By trading in much smaller increments, newbie traders can place trades with much less risk of blowing their account. They can also try out different strategies with little to no risk.
Low Capital Requirement
The majority of micro accounts can be opened with as little as $100. With the margin requirements being roughly $10 per lot. The barrier to entry has literally been stripped away.
As discussed earlier, micro accounts trade in $1,000 lots and their pip movements are worth only 10 cents per pips. Again, even with little to no forex experience starting with this type of account is a definite headstart over trading with a demo paper account. You have some skin in the game. May not be much is it some.
What Is Leverage/Margin?
All trades are executed using borrowed money. This is called leverage. For example, leverage of 50:1 allows you to trade with $1,000 in the market by setting aside approximately $20 as a security deposit. This means that you can take advantage of even the smallest movements in currencies by controlling more money in the market than you have in your account. On the other hand, leverage can significantly increase your losses. Trading foreign exchange with any level of leverage may not be suitable for all investors.
Leverage is using others people’s money to buy or sell contracts or securities. Here is another example: If a broker offers a 50:1 leverage, it means you are allowed to borrow 50-times the amount of money in the account to make a trade. So, if a contract is worth $10,000 and the broker is offering 50:1 leverage, a trader will only need to have $200 in his or her account to purchase the contract worth $10,000. ($50 for every dollar put up by the trader, thus $50 x $200 = $10,000)
What is margin?
The specific amount that you are required to put aside to hold a position is referred to as your margin requirement. Margin can be thought of as a good faith deposit required to maintain open positions. This is not a fee or a transaction cost, it is simply a portion of your account equity set aside and allocated as a margin deposit. (i.e. the $200 security deposit from the previous example.)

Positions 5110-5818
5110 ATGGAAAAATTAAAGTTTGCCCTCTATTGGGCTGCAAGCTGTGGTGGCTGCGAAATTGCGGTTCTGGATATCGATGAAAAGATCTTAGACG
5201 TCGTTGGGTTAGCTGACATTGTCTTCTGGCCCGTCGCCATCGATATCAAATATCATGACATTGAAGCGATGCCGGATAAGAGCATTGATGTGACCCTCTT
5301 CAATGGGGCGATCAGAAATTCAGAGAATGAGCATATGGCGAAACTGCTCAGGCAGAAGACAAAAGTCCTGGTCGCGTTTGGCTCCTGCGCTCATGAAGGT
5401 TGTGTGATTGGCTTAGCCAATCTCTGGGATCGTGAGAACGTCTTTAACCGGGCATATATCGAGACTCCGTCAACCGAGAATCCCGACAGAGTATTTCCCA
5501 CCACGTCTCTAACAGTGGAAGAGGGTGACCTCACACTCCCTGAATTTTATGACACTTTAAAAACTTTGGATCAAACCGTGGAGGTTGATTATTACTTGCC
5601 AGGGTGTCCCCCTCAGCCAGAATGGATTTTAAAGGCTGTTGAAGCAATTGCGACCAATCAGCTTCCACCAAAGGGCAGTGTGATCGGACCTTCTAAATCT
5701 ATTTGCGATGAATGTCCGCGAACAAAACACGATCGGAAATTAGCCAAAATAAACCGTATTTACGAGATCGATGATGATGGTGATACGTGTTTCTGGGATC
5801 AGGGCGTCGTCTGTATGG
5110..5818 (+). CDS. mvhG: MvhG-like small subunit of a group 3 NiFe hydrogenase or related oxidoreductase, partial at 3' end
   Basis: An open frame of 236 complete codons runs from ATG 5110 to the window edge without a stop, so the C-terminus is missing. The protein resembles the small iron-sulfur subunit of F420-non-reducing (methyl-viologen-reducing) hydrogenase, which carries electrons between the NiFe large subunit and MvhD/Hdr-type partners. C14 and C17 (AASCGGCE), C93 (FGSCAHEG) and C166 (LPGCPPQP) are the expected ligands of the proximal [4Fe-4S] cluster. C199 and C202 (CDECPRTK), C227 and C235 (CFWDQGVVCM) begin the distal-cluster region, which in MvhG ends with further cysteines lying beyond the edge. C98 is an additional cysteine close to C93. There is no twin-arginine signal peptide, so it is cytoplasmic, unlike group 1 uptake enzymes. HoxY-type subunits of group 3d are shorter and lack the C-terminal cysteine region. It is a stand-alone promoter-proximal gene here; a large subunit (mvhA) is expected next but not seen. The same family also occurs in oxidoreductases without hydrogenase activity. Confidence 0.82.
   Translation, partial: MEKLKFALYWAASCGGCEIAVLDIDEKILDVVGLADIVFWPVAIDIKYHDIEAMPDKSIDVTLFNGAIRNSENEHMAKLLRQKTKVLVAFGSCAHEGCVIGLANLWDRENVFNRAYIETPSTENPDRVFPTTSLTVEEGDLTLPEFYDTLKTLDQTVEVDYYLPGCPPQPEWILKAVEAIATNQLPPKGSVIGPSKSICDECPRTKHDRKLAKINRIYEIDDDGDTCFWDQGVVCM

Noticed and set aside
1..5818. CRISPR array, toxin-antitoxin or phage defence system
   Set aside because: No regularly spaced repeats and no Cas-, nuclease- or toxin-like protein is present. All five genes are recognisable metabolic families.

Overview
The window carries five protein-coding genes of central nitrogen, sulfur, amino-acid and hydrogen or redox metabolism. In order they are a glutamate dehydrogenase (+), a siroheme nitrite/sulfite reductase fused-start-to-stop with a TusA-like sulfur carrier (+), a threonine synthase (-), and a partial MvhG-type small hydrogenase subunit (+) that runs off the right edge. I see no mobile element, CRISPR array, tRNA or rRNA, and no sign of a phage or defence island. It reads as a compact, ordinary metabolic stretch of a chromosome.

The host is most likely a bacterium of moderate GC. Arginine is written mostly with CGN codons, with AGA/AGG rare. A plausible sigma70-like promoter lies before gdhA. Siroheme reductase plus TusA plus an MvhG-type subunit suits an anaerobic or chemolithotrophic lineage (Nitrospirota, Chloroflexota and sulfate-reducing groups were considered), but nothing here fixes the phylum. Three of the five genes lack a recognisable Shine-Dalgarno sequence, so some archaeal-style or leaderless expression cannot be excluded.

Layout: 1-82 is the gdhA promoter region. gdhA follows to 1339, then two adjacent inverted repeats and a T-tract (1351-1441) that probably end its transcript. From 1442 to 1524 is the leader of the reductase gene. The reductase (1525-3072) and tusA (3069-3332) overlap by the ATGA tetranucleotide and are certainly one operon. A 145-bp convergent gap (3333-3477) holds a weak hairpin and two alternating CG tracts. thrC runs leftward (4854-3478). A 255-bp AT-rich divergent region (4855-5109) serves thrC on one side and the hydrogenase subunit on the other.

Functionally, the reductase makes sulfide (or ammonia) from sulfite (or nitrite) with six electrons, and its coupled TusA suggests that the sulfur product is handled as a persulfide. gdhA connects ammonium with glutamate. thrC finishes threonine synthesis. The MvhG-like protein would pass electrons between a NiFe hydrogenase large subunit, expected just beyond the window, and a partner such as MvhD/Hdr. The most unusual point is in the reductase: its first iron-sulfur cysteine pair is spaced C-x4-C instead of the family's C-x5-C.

What is margin call?
Continuing with the previous example, if your trades goes south and the money in your account becomes less than that $20 deposit you set aside, your trade would be immediately canceled. You also wouldn’t be allowed to place another trade until you deposited more money into your account.
Putting it all together:
Let’s say Johnny Trader wants to enter the forex market and only has $1000 to dedicate to his new trading venture. If he were trying to trade stocks, Johnny would be completely out of luck as he couldn’t even be allowed to trade per the stock day trader minimum capital rule.
But in Forex, not only can he trade but he can dictate his leverage status so that if you wanted to only risk pennies or dimes on the dollar he could very well do so. Or if he has a bigger tolerance for risk he could set his sights on using a mini account.
He would rather spend his first few months learning and not blowing through his account. So he decides to trade one mini lot of the GBP/USD.
1 mini lot = 10,000 units. Meaning each pip will be worth $1, roughly speaking. And his broker has a margin requirement on 1 mini lot being $100 of account per lot. Meaning that he has put on only $100 of his account down as a deposit for this one trade. Leaving, him technically $900 left of usable margin to make other trades, if he wants to. But to keep things simple this is the only trade he will take for now.
Now, following sound money management principles, Johnny only wants to risk 3% of his account on any given trade. Therefore, with his $1000 he can only afford to lose $30 only any given trade. Ultimately, meaning if he is wrong, since each pip is worth only $1 he will lose a maximum of $30 on this trade should it not work out. Leaving Johnny with $970 left in his account to make future trades if he loses of course.
He decides the place a trade. Assume he initiated the trade when the exchange rate was GBP 1 (the base currency) = USD 1.3600 (GBP/USD = 1.36), as he is bearish on the British Pound and expect it to decline in the future.
And it does just that. The price drop to 1.3500. That’s a 100 pip move. Meaning he has $100 is unrealized profit. Putting his account equity at $1,100. So being the wise man he is, Johnny happily takes his money off the table securing what was recently an unrealized gain of $100. Now that he has officially closed the trade he has $100 in realized profit. Making his account balance officially $1100.
This are just simple explanations and examples. The best way to learn in to get in the game and put some money on the line. Now, go trade.